Determining spousal support is an important aspect of many divorce disputes, as both parties involved can be affected by the terms of the settlement for years to come. Having a basic understanding of how spousal support is addressed under state family law guidelines can be incredibly helpful to anyone facing divorce proceedings in the state. Provided below are a few key points relating to spousal support in Texas.
The Dallas Bar Association explains that Chapter 8 of the Texas Family Code defines and explains the terms of post-divorce spousal maintenance. Referred to as alimony in some states, spousal maintenance accounts for the financial support of one ex-spouse by the other, and depends on a number of case-specific factors. To begin, a person may only be eligible to receive maintenance after 10 years of marriage if the court finds that he or she lacks the appropriate amount of property to meet his or her minimum reasonable needs upon divorce. In order to be eligible for maintenance, a person must also illustrate that he or she truly attempted to provide for him or herself at the time of marriage separation and/or filing for support. People should keep in mind, however, that different stipulations apply to cases involving domestic violence.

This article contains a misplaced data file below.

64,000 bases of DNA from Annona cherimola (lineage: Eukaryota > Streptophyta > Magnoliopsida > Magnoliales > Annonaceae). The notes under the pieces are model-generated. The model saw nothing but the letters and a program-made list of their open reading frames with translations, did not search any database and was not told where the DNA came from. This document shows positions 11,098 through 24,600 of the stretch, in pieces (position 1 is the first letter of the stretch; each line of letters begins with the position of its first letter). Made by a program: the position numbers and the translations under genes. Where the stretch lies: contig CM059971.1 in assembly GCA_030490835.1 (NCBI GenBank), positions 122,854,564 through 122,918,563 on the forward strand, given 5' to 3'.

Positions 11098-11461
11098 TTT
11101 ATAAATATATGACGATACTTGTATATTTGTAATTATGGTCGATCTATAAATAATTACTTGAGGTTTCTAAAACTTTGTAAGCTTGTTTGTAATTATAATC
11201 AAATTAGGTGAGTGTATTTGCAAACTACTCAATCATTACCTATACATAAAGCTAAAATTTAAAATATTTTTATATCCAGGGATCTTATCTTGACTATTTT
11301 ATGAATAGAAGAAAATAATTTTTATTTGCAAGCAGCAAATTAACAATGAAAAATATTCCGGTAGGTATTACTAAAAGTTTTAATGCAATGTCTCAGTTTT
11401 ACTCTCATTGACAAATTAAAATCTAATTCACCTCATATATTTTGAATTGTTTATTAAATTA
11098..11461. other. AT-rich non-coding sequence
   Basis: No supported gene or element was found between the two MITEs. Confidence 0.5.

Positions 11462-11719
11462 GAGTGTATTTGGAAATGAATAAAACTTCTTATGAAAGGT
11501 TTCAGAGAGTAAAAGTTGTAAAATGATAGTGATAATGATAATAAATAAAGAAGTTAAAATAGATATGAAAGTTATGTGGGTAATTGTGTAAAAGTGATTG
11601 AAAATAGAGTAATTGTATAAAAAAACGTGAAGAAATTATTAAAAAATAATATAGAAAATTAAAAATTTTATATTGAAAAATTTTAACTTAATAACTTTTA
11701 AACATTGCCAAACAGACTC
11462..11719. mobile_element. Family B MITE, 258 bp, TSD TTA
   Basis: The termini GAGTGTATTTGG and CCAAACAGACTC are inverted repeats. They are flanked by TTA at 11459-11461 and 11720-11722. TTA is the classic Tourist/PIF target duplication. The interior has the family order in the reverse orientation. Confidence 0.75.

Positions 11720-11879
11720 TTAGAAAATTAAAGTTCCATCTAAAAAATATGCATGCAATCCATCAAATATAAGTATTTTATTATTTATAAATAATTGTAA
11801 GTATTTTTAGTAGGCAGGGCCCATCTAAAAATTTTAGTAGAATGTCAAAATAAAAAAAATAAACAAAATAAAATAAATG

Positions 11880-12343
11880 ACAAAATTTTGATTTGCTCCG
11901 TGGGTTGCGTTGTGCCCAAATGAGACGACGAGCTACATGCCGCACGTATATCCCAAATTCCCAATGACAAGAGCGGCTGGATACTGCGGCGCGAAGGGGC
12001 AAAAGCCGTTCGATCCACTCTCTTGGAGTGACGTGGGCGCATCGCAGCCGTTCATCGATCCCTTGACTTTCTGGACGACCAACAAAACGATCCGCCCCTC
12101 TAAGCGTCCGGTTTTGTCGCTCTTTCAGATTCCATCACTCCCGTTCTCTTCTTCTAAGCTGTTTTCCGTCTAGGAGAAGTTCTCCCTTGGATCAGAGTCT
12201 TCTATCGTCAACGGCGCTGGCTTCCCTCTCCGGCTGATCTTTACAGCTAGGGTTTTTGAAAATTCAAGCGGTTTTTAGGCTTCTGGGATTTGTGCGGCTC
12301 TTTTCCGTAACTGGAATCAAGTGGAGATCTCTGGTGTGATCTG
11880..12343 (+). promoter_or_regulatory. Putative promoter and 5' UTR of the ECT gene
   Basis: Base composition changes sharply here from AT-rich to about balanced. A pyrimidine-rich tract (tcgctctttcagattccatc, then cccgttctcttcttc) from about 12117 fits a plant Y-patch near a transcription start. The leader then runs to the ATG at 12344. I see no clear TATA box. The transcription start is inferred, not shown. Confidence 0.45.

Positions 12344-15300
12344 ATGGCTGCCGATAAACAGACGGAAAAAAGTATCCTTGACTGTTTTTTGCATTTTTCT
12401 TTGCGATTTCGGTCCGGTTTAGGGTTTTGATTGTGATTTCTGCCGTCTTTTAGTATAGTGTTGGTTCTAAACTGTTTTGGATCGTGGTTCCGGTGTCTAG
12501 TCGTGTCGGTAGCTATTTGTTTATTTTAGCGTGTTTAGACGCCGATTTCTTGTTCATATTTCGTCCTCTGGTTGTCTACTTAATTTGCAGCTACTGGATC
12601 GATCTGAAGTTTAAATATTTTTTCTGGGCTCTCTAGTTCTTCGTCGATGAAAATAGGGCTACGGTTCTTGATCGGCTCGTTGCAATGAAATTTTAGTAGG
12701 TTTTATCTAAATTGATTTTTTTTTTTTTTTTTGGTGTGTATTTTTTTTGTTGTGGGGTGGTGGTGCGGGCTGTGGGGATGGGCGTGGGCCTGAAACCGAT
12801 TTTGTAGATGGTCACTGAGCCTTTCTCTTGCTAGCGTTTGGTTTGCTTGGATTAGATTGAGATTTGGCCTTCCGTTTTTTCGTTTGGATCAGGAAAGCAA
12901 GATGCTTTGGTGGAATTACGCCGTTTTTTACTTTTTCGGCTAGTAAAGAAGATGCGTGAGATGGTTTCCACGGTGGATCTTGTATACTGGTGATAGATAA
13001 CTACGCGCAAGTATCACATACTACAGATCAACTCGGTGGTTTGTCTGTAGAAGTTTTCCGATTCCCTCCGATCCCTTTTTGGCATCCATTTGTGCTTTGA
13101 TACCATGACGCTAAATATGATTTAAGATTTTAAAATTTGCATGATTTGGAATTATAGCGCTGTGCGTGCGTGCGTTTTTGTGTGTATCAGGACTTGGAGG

According to Chapter 8 of the state’s Family Code, several other factors besides those discussed above are taken into consideration when determining eligibility for spousal support. They include but are not limited to:
- The emotional and physical condition of the spouse seeking support
- The ability and feasibility of the spouse seeking maintenance to acquire the necessary education/training to support him or herself
- The separate assets of each spouse
While these general guidelines for determining spousal maintenance in the state of Texas apply in many cases, each divorce is different. Speaking with an attorney can be helpful to understanding one’s specific spousal support dispute.